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Just in Time For Thai New Year: Meet Cooking Guru Nongkran Daks
The chef at Chantilly's Thai Basil is the "Thai Rachael Ray." By Erin Zimmer
Comments () | Published April 13, 2007
Nongkran Daks holds classes that focus on quick and easy Thai cooking.

Jose Andres has published his ode to tapas (and has another cookbook coming) and Michel Richard has got Happy in the Kitchen, but what about Washington's under-the-radar chefs? Do they have literary agents? If they're not en route to Food Network fame, will the public read their recipes in bound form?

Chef and restaurateur Nongkran Daks sells her spiral-bound cookbooks at the tucked away Thai Basil, hidden in a Chantilly strip mall. Daks is something of a Thai Rachael Ray: In each of the books in her Learn to Cook series, she explains traditional ingredients and emphasizes the "made easy" and "quick" nature of Thai cuisine. 

Plus, she has a few others on Amazon. Just this year, the author and editor published Wok Cooking Made Easy: Delicious Meals in Minutes, which highlights the secrets to wok improvisation. Asian Noodles & Snacks and Healthy Wok & Stir Fry Dishes: the Ultimate in Asian Comfort Food were released back in 2003. At the restaurant, she also sells Thai Soups and Salads and Homestyle Vietnamese Cooking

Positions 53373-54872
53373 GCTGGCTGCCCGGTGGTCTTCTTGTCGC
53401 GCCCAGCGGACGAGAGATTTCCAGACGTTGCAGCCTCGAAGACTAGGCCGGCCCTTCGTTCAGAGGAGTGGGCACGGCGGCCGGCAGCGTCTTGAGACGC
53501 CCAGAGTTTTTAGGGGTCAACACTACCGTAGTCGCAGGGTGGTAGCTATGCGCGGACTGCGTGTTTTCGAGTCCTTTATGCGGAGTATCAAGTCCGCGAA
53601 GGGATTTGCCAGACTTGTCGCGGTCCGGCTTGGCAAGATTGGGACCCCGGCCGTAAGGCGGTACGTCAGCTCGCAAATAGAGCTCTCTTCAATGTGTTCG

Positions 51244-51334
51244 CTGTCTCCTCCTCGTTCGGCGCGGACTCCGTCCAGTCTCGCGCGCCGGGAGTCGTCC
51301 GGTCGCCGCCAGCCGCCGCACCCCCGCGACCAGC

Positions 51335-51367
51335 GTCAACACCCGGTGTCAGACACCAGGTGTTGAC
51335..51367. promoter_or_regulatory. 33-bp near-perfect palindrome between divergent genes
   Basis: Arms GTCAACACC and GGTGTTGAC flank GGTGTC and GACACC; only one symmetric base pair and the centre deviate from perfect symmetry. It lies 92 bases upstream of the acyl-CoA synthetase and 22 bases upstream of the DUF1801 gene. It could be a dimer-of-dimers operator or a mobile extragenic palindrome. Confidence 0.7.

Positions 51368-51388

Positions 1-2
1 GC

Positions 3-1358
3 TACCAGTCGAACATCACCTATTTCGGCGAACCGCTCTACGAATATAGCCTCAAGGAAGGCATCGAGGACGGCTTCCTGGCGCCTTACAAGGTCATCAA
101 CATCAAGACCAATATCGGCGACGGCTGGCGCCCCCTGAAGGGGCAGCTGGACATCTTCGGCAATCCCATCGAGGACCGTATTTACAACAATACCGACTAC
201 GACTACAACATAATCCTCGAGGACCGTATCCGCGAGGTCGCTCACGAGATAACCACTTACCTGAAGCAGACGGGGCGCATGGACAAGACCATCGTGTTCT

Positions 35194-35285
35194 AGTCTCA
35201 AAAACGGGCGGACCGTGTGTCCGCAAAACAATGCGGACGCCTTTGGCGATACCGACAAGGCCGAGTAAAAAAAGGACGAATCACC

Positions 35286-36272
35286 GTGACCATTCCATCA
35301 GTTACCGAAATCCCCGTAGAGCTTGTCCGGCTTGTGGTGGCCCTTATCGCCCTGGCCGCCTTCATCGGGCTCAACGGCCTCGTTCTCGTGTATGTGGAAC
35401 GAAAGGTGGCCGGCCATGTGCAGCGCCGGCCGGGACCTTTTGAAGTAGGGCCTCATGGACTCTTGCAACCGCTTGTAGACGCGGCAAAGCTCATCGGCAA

Though the books are thin and a little flimsy, they're not self-published. And though they won't make the Times bestseller list, Daks doesn't seem to mind. She's more concerned with giving a hands-on education of Thai cuisine, proven by the weekend classes she teaches at Thai Basil. For $150 for a series of three classes (held on consecutive Sundays from 2:30 to 5 PM), she reveals what Thai basil has that "normal" basil doesn't, how much garlic goes into soy-garlic sauce, and how mango pairs with sticky rice.

This weekend, Daks will join the entire Thai community in celebrating the Songkran Festival, also known as Thai New Year. Thai Basil says "Sawaddi Pi Mai" (that’s "Happy New Year") with a special dinner menu of regional Thai dishes, available Friday through Sunday. Crispy duck with basil sauce is a central Thai specialty. Crying Tiger is a Northeastern recipe of marinated flank steak with fresh lime-garlic and toasted rice powder. And Khanom Jeen Nam Ya from the South is basically Thai spaghetti, a spicy dish with rice noodles drenched in fish curry. Dishes range from $14.95 to $16.95. 

Thai Basil, 14511- P Lee Jackson Memorial Hwy., Chantilly; 703-631-8277; Thaibasilchantilly.com.  

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Posted at 09:47 AM/ET, 04/13/2007 RSS | Print | Permalink | Comments () | Washingtonian.com Blogs